Legionnaires Disease in Hotels & Hospitality – Controlling Legionella
Some industries and businesses are at greater risk from Legionnaires’ disease and legionella contamination than others. For some, there may be little or no risk at all, and in this case, nothing beyond a straight-forward legionella risk assessment and simple control scheme will be required. However, we cannot include hotels, spas, and similar businesses in that category. Indeed, the travel and hospitality sectors are among those at greatest risk from Legionnaires’ disease and legionella contamination.
A version of this story dealing with the control of Legionnaires’ disease in hotels and other hospitality promises first appeared in Legionella Control International’s newsletter. To get it in your inbox, sign up for free here.
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Foreign travel related cases of Legionnaires’ disease
Public Health England noted in its report on Legionnaires’ disease in England and Wales 2015 that there were more outbreaks and clusters of the disease in people who had travelled abroad, than through community outbreaks. For example, there were 174 reported cases of Legionnaires’ disease through travel abroad in 2015, compared to 139 community acquired cases in 2015. In 2016 travel related cases decreased to 146.
Where does the biggest risk come in?
Since hot and cold water systems must be checked for legionella risk and contamination, it stands to reason that premises with lots of showers, swimming pools, spas, hot tubs, and similar facilities must display an increased risk of contamination.
Legionella bacteria will stand the best chance of thriving when the water temperature is between 20 and 45 degrees Celsius. The high humidity and formation of water aerosols that might also be present in such instances will also increase the odds of someone breathing in contaminated water droplets should it be present.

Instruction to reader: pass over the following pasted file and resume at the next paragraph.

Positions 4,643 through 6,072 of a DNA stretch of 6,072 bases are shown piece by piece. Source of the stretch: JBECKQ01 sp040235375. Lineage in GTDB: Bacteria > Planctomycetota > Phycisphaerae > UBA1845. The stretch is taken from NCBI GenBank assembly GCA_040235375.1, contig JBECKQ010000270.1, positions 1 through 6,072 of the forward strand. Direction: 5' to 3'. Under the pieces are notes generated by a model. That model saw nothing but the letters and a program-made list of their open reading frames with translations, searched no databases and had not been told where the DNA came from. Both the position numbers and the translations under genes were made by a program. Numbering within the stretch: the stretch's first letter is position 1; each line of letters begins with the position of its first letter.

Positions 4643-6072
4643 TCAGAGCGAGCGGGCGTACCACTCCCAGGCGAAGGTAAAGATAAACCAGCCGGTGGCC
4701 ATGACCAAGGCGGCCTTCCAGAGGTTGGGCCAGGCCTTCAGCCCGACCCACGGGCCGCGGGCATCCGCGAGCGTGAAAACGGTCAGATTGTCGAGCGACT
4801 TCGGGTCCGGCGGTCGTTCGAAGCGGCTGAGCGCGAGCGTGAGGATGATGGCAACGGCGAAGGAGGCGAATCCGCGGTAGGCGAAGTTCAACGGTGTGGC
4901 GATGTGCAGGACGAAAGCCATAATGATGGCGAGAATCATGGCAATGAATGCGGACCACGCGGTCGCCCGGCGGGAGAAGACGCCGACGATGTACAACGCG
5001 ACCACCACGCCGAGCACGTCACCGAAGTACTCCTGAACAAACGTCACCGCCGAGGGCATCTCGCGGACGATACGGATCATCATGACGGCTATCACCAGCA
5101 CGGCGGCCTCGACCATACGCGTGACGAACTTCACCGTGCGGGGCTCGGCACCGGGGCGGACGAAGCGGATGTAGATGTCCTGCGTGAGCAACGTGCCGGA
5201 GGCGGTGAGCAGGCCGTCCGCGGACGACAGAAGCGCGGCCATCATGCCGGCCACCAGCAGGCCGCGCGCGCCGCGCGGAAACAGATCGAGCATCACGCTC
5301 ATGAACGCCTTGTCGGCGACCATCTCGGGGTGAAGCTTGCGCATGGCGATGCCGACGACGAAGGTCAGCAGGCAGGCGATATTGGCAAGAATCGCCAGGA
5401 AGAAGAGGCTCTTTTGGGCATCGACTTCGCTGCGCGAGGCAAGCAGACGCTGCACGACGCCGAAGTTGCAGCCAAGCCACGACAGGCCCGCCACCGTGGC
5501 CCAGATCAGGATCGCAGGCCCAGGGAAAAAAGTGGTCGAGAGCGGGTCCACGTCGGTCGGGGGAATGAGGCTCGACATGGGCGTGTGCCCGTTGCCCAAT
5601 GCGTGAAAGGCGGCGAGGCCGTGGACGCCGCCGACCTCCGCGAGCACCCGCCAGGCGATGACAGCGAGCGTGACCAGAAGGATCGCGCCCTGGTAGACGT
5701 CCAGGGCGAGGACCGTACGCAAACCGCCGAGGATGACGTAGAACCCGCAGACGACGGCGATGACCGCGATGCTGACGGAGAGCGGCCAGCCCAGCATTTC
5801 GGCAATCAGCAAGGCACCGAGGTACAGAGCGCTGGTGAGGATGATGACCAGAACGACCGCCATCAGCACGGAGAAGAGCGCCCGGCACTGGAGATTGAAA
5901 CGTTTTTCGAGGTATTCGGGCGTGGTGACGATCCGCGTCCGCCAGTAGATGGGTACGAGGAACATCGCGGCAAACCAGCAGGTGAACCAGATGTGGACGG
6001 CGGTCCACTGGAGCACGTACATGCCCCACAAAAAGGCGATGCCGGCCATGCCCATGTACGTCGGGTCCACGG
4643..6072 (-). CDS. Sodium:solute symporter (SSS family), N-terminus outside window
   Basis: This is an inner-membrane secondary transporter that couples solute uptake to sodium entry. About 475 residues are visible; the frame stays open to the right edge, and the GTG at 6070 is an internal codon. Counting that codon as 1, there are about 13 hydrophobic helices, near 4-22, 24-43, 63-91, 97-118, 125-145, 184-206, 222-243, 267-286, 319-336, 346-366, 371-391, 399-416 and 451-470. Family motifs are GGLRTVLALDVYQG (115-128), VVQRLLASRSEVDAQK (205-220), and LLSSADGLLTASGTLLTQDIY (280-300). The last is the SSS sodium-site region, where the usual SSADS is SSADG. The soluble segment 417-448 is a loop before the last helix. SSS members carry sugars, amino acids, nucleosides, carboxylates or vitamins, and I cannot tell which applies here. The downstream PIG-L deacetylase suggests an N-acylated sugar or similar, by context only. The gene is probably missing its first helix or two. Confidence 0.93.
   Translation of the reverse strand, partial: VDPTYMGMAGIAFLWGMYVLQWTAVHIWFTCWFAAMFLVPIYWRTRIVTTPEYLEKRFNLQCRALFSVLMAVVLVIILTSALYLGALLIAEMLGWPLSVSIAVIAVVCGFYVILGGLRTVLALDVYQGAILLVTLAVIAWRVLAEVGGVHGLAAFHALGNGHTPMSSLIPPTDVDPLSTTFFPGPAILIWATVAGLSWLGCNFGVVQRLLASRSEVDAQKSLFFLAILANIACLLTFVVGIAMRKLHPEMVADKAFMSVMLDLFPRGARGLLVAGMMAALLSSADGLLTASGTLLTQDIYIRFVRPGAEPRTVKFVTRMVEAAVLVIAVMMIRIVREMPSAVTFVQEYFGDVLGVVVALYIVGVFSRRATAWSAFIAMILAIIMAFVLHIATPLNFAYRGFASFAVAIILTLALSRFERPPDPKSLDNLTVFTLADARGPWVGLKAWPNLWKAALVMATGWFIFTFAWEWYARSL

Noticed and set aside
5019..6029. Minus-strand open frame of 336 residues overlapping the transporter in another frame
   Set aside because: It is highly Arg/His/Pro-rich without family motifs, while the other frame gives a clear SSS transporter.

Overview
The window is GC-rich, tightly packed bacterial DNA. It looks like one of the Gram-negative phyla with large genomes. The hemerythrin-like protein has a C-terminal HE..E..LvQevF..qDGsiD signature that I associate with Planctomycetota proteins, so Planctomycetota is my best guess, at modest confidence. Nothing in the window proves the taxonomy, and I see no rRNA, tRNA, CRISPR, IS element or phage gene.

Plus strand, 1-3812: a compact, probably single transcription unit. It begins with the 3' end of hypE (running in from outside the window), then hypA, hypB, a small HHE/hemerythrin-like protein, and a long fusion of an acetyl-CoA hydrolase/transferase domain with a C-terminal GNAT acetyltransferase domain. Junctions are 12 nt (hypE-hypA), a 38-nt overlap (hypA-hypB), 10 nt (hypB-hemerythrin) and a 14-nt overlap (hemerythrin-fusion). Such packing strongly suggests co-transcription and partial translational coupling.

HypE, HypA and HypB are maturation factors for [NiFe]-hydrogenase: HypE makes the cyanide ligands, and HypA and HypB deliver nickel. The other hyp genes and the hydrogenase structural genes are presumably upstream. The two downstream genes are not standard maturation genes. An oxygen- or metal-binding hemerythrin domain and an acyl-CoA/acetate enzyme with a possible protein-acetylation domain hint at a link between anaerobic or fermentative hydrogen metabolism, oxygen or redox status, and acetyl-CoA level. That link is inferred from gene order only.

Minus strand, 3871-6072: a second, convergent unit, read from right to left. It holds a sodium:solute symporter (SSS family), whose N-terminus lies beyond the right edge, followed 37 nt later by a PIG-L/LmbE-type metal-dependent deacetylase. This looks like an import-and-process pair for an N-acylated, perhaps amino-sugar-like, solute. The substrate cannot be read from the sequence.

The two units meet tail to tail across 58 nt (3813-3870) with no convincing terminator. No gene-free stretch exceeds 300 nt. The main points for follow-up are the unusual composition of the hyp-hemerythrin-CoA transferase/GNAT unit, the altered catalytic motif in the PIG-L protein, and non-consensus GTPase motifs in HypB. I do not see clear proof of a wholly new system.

In a hotel a greater number of people could be exposed to legionella
Consider for a moment if an outbreak was to occur in a hotel. Many guests may stay in that hotel over even a short period, such as a week, with some staying overnight, and others staying for longer. Most guests will use the showers daily, some will use the hotel leisure facilities, too, such as hot tubs or spas, for example.
If an outbreak of Legionnaires’ disease was to occur, it could potentially affect hundreds of people, all of whom had the hotel in common. However, it may take some time before the source of the outbreak was confirmed, thus allowing many people to fall ill as the condition incubates and leaves people at risk of serious illness. Other guests may also be exposed before the source is found.
Hotel water systems are often complex and need an expert review
The complexity of the water systems found in most hotels, spas, or similar hospitality and leisure premises can be significant. This highlights the importance of using a suitably competent person or company to carry out the legionella risk assessment, and to identify the best way to manage and treat the risks that are found. Without such expertise things can be missed from the risk assessment and water safety control programme which can lead to increased risks for hotel guests, visitors and staff.
A clearly written, expert plan to prevent legionella from spreading will help your hotel or hospitality facility – and the people who use it – stay safe today, tomorrow, and in the future.
Legionnaires’ risk assessment
Expert support to control Legionnaires disease in hotels and hospitality premises
To find out more about our specialist legionella risk management services for hotels and the hospitality sector call us today on 0330 223 36 86 or get in touch here … contact us
For additional information about Public Health England’s Legionnaires’ disease surveillance … here